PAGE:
September 28, 2013 § Leave a comment
Often in this blog, I focus on relationships between African American women and the white families they worked for in the middle of the last century. But these women had full lives outside of their jobs. Usually I don’t have access to this part of their story. I am pleased to post a “Tribute To ‘Miss’ Maizie Frazier Rumph Glover” written by her daughter-in-law, Martha Rumph. Mrs. Glover worked for several different white families in and around Bamberg, SC. The post “Ironing” is a description of her special technique for ironing clothes with a fire heated iron. There is also a post of another tribute published on her 98th birthday.
by Martha Rumph
The seasons of this year so far have been the most interesting of my life. I had the opportunity to care for my 99 year old mother in law, “Miss” Maizie Frazier Rumph Glover, of 53 years for 16 hours a day for 3 months and the experience is one that will be with me going forward. She was married to the son of a slave at a young age and had 2 sons, the youngest is my husband. She married a second time and that husband was the father that my husband knew and loved. She saw so much of this world from the small town of Bamberg, S.C and developed a caring and loving attitude about life and her fellow humans. « Read the rest of this entry »
September 28, 2013 § 1 Comment
According to The Maid Narratives: Black Domestics and White Families in the Jim Crow South, “Cleaning clothes over a washtub, bleaching, starching, and pressing them with heavy irons was grueling work that could take all day.” Several narratives I’ve collected describe the backbreaking but precise methodology of ironing. Thomas Rumph’s mother Maizie Glover worked for several white families in Bamberg, SC in the mid-century, and Thomas vividly remembers his mother’s specific technique for ironing.
“Mom shared a double duty, the white families that she actually [and] indirectly worked for as what we called a housekeeper or maid. She also washed clothes for other whites. She ironed clothes (what we called a smoothing iron) hand held. After you took a towel to pick the iron up with, she would rub the iron a piece of cedar limbs to put a coating on the iron, then rub it on a piece of old clothing before ironing the clothing; this method worked until the iron cool off then you would have to put it on the fire near some hot ashes to reheat the iron. This was a repeated process until all the ironing was done.
September 28, 2013 § Leave a comment
A friend of mine recently read some of the posts on the Just Like Family blog and offered the following. I was not raised by an African American woman, but we did have maids who cleaned for us throughout my childhood. The interaction was strange and strained…my parents were not welcoming. Although my mother was not vocally derisive, she did not seem to appreciate having them in our home. She was not interested in house-keeping, and my father, who was and is more outwardly racist, demanded that she hire someone to clean. Despite my parents, I’ve had numerous close friends who are African American. When I moved to Colorado, my partner in the adventure, was Jonathan, a black friend I met in college in Lafayette.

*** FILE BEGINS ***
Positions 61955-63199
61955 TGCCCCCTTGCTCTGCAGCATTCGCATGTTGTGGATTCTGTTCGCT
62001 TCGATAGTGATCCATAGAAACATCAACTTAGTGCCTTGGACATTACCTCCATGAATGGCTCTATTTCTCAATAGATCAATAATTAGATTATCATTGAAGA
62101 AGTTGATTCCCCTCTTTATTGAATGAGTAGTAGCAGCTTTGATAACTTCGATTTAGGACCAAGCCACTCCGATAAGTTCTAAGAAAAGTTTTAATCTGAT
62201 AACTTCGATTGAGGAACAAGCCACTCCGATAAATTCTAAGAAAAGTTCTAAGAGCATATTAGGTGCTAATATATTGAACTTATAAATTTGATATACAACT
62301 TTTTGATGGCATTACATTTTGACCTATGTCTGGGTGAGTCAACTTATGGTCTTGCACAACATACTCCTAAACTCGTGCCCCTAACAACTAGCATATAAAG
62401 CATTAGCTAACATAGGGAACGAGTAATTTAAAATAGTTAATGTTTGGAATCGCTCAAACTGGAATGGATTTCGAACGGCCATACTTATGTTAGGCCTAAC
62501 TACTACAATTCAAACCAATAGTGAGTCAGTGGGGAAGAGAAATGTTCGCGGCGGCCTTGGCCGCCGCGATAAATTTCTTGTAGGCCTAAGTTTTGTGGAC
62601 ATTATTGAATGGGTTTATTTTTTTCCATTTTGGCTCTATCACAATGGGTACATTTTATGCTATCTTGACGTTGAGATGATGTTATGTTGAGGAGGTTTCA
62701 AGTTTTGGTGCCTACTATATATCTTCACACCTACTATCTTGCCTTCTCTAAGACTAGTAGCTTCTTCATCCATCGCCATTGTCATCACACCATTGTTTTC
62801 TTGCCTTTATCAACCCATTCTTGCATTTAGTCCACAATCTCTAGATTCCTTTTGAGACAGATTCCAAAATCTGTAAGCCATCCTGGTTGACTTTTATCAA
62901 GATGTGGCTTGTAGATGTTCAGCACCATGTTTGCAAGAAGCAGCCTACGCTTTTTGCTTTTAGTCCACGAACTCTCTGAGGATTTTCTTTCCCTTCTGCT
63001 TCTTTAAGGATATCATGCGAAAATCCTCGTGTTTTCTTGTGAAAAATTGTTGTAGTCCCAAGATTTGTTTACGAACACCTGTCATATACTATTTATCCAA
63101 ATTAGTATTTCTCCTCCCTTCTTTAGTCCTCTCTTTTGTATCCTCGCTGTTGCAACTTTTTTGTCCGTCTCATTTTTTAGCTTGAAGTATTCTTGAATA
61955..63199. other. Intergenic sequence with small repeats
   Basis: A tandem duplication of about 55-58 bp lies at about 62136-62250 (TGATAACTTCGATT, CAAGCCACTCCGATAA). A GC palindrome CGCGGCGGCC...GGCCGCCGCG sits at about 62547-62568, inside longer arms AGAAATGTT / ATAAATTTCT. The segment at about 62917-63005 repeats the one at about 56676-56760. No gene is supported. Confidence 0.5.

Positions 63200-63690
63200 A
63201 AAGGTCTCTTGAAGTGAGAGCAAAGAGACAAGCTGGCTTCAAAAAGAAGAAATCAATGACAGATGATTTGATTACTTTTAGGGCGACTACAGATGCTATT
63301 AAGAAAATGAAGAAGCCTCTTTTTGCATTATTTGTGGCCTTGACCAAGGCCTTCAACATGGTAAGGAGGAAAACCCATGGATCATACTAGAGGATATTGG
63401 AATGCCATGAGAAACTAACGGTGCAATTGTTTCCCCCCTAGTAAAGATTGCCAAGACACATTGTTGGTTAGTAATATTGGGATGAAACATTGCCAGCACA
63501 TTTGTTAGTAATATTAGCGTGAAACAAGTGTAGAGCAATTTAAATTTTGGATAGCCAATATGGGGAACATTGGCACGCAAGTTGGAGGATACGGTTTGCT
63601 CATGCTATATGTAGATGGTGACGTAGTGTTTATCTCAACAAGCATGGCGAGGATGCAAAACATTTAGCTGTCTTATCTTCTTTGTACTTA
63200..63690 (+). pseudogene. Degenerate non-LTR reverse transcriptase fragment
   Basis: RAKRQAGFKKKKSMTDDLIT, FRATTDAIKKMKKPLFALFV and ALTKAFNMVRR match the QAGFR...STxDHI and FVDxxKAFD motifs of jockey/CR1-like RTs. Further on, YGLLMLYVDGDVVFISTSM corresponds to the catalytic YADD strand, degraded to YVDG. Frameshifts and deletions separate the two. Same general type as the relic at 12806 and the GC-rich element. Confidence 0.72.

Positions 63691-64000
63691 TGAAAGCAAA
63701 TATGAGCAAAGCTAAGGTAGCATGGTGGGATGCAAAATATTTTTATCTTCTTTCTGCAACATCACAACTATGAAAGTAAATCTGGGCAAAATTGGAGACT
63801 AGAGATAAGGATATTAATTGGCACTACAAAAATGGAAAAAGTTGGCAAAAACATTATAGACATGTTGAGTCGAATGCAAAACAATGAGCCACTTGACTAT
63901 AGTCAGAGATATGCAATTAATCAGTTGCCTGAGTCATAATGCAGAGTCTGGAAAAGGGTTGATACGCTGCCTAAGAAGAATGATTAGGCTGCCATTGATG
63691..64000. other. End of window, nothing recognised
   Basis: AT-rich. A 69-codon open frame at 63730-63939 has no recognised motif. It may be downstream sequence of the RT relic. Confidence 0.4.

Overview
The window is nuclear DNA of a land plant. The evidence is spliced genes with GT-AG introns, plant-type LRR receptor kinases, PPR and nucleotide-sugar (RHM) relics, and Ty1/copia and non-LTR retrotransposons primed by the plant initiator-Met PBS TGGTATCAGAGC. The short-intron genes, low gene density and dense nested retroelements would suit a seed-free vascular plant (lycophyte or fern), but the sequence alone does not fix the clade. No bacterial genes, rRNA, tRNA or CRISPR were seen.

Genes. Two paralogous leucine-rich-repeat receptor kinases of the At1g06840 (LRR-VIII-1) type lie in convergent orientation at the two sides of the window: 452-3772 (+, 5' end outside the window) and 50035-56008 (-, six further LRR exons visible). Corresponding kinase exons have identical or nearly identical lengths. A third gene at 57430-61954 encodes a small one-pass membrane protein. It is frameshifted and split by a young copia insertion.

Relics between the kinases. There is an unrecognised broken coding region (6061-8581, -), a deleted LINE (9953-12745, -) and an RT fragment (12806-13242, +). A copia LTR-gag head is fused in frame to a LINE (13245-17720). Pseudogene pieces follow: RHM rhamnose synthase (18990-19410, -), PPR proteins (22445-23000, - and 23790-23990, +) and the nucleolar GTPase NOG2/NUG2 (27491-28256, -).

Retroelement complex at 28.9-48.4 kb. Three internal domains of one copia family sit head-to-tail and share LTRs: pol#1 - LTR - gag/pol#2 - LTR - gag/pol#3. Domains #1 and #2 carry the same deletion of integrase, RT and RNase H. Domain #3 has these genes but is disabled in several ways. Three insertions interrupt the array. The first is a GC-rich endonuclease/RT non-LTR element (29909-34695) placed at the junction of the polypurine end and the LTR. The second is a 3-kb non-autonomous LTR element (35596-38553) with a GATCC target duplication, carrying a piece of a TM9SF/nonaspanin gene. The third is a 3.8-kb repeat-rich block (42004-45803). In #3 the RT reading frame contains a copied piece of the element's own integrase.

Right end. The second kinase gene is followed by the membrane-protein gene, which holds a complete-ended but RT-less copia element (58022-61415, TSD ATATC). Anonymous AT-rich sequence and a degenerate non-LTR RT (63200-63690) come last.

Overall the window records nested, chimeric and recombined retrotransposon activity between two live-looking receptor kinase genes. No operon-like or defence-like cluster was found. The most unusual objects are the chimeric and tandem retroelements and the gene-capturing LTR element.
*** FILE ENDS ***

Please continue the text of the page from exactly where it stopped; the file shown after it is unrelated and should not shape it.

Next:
Having grown up in the south near New Orleans, I have a rich appreciation for the culture there. One of my favorite memories is, after having lived in Colorado for a long while, traveling back to New Orleans and just walking through a supermarket in Chalmette and listening to the ladies talk in the aisles. I remember being so tickled and feeling such a wave of nostalgia. Reading and then watching the movie of “The Help,” I identified with Skeeter’s bewilderment at beliefs and behaviors that were at odds with her own, and with her attacks on her parents statements and choices. I’ve experienced the same, having very public and vocal disagreements with my father when I couldn’t bear to hear him speak another disrespectful word about people I love. « Read the rest of this entry »
May 17, 2013 § 1 Comment
During Black History Month of this year, the Star-Ledger of New Jersey featured interviews with African Americans whose mothers took care of white children as well as one white adult who had been raised by an African American woman.
The first interview in Maid in New Jersey echoes the well-worn theme of how much the African American caretaker loved the white children they raised—a phenomenon that dominates the discussions in Just Like Family. “When Tyrone Doyle’s mother died, he discovered a box of children’s mementoes she’d saved: costumes from a play, birthday cards, old snapshots. But they were not from his childhood. Rather, they were from the four children his mother ‘watched’ in her many years as a housekeeper to the Mayer family of Colonia [New Jersey].” Tyrone insists that “She was just like a family member to the white family.”
Mitch Mayer, one of the white children, says, “Oh my God, did Mae have a negative feeling about my family and we didn’t know it? I wondered what was her take on it. Was it just a job for her? Or was it more than a job, with love for us.” Doyle reassured Mayer that Mae’s affection was genuine. « Read the rest of this entry »
May 15, 2013 § Leave a comment
In 1912, an article entitled More Slavery in the South was published by The Independent. (The online source, Documenting the American South, University of North Carolina, Chapel Hill, does not give the location of The Independent, but I assume they refer to the New York newspaper that was published from 1848 to 1921. The newspaper covered social topics, primarily opposition to slavery and religious subjects.) The article was written by a reporter from a transcription of an interview with an anonymous African-American domestic worker living in Georgia. The interview documents the other side of the loving and loyal mammy myth. « Read the rest of this entry »